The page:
Poor and under-developed countries can tap on emerging global AI and data connectivity trends to stay afloat, argues this Huawei economist.
While it is still too early to tell how severely the current pandemic will damage the world’s rich economies, some worry that the devastation will be far worse in poor ones, where healthcare and infrastructure lag.
Even before the pandemic, the traditional path to middle-class prosperity was growing rocky in the poor countries. Historically, people have left small farms to take factory jobs in the cities, fueling export-led growth that raised incomes and living standards.
Until recently, escaping poverty through this type of de-industrialization meant competing mainly against the developed Western economies, relying on low wages as a competitive advantage. But global manufacturing chains have become hyper-competitive:
- China dominates through sheer scale; cheap labor is no longer enough.
- In Latin America, automation has eliminated manufacturing jobs by making existing workers more productive.
- In Africa, workers are abandoning factories to work as shop keepers, day laborers, or kitchen staff—often because bad roads make commuting impossible.
- In Asia, garment factories have laid off workers as COVID-19 has forced the shut-down of clothing businesses in North America and Europe.
Whatever the reasons behind the de-industrialization, some worry that if the trend continues, developing countries may soon have little of value they can sell to the world. Huawei’s research suggests a more hopeful outcome. We believe Artificial Intelligence and other technologies will create trade international flows that provide some of the world’s poorest citizens with higher-paying jobs and better lives.
Intelligent connectivity ecosystems
Increasingly, the global economy depends on cross-border flows of digital data. Digital products such as software and e-books, and digital services such as streaming video, are creating value that can exceed what is reflected in traditional growth measures such as GDP.
Soon, 5G and the Internet of Things will lead to products such as autonomous cars that rely on complex digital systems whose components can be sourced from a variety of countries. This new class of class of product will create cross-border value chains built on machine learning, data analytics, and connectivity.
An example of what could fast become a typical intelligent connectivity ecosystem
Suppose a German automaker wants to make self-driving cars (see graphic). It may design them at its headquarters, then work with data scientists in Israel to develop algorithmic models and analytics for the new vehicles. It can then team up with a computer-vision company in India, whose people perform the data-tagging that trains automotive software to recognize objects such as pedestrians and street signs.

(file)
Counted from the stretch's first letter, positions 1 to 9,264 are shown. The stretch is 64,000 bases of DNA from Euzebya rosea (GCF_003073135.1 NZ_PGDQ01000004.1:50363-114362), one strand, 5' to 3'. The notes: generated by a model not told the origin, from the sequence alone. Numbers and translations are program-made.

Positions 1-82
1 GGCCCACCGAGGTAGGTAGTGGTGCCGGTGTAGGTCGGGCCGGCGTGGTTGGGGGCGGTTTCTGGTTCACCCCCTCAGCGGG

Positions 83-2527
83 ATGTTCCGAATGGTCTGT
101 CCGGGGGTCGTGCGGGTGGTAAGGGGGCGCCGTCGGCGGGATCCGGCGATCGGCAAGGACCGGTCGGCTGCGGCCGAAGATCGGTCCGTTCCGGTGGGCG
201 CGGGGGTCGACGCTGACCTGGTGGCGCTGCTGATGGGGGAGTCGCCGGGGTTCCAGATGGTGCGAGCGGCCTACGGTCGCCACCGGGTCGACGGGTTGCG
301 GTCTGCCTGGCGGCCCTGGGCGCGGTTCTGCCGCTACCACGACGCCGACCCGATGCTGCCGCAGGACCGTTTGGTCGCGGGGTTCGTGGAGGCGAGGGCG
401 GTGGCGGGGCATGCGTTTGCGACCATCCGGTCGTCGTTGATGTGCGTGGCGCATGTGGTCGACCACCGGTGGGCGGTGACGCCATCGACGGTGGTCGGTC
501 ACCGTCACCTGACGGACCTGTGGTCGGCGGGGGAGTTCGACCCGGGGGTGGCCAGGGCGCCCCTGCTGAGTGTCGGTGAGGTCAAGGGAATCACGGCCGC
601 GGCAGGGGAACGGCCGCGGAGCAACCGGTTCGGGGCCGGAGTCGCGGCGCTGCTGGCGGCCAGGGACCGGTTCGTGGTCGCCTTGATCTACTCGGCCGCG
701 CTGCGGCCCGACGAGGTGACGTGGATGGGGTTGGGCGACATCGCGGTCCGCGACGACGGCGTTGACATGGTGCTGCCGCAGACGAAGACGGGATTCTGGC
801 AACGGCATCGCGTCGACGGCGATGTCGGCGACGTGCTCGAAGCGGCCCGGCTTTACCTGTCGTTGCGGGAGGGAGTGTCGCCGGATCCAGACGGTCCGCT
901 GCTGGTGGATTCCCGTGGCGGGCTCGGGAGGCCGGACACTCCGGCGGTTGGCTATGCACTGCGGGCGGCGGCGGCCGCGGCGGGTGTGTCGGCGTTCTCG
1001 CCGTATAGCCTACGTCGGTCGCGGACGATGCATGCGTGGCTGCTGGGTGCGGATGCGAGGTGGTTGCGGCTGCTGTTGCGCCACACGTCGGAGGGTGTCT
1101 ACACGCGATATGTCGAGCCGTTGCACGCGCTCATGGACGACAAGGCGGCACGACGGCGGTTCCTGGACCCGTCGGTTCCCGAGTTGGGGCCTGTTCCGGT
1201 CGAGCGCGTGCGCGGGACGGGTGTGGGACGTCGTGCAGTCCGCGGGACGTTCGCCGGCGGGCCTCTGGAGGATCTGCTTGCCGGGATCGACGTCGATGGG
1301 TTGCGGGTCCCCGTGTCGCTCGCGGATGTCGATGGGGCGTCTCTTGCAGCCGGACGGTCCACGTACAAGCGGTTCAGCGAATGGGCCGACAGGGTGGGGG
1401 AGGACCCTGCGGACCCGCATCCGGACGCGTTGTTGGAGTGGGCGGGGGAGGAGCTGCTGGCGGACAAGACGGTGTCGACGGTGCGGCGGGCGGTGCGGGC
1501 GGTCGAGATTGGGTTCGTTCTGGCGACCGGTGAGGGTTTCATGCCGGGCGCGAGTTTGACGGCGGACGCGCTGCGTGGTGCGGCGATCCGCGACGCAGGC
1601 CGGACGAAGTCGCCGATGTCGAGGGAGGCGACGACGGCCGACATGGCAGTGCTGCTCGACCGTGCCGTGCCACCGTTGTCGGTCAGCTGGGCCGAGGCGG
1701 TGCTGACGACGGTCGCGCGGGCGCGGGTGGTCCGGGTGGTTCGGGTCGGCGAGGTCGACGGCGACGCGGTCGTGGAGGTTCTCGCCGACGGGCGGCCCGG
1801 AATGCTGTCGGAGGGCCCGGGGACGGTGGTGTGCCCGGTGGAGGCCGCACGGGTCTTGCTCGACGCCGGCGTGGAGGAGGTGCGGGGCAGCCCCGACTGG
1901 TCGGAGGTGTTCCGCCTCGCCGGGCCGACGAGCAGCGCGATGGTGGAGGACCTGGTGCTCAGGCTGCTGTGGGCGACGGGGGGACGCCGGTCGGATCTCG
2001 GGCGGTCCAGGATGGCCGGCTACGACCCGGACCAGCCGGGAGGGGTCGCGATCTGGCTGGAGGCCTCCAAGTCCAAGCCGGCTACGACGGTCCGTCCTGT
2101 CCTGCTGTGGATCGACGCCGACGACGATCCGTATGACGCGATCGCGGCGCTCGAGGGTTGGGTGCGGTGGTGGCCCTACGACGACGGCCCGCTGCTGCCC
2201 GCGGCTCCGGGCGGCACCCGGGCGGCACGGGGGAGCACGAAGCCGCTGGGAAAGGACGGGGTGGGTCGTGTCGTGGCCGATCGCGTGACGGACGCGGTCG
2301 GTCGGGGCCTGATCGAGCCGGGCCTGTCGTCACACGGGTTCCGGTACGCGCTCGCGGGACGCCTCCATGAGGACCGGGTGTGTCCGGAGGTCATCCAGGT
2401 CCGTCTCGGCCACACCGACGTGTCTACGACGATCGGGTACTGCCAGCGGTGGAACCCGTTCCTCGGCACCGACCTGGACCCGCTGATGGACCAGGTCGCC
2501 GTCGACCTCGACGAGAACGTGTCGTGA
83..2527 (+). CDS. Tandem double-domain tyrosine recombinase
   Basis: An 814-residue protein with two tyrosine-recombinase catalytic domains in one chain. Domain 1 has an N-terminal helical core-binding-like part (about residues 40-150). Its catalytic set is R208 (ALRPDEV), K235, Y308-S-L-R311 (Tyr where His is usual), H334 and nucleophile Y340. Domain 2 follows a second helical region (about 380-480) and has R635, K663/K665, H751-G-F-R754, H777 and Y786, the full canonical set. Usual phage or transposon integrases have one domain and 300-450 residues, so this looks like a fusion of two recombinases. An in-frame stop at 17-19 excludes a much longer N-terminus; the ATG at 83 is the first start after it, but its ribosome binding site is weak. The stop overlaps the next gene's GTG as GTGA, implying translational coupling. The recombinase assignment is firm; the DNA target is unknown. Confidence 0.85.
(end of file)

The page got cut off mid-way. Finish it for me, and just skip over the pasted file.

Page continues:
Finally, a car-rental company in Australia could buy the vehicles for its fleet. The Australian car fleet collects data on emissions and other performance criteria, which are sent for analysis to the team in India, helping the German car-maker produce better vehicles in the future.
One might assume the big winner in that scenario would be Germany and Australia. But the greatest opportunities for ‘relative’ economic advancement may take place in the developing world. Before data can be used to create software, someone first has to ‘clean’ it, ensuring that datasets are accurate and complete. Data must also be labeled before computers can learn from it. Older AI systems, for example, could not distinguish a bicycle from a cat, but given one million images labeled ‘bicycle,’ the AI will eventually learn to recognize one.
Smart AI derives value from data
Data cleaning, labeling, and similar tasks will lay the groundwork for the kinds of sophisticated AI applications that will be used to guide driverless cars. Countries with abundant and (relatively) low-cost labor will possess a competitive advantage in performing this type of work.
Another example: China has produced more than a dozen ‘AI unicorns’—companies worth more than US$1 billion each. The Economist notes that much of China’s AI success is built on inexpensive, well-organized workers who clean and label the country’s immense data sets.
For example, a company called MBH runs some of China’s largest ‘data factories’, employing about 300,000 data labelers in some of the country’s poorer provinces. Each labeler works a six-hour shift, tagging faces, medical images, and photos of cities. Without this data-labeling infrastructure, China’s AI unicorns would get nowhere.
Opportunities for digital work
Immense opportunities exist for developing countries to compete in data-labeling and other parts of the digital economy, such as localizing apps for different languages and cultures. These opportunities will grow as AI is adopted around the world.
Because digital ecosystems rely heavily on cross-industry collaboration, protectionist policies and de-industrialization trends could deprive push a vital development ladder away from the world’s poor.
Even as opportunities in traditional de-industrialization and manufacturing are growing scarce, alternative value chains are being created. Governments that take act quickly can use them as an alternative path to higher productivity, prosperity, and growth.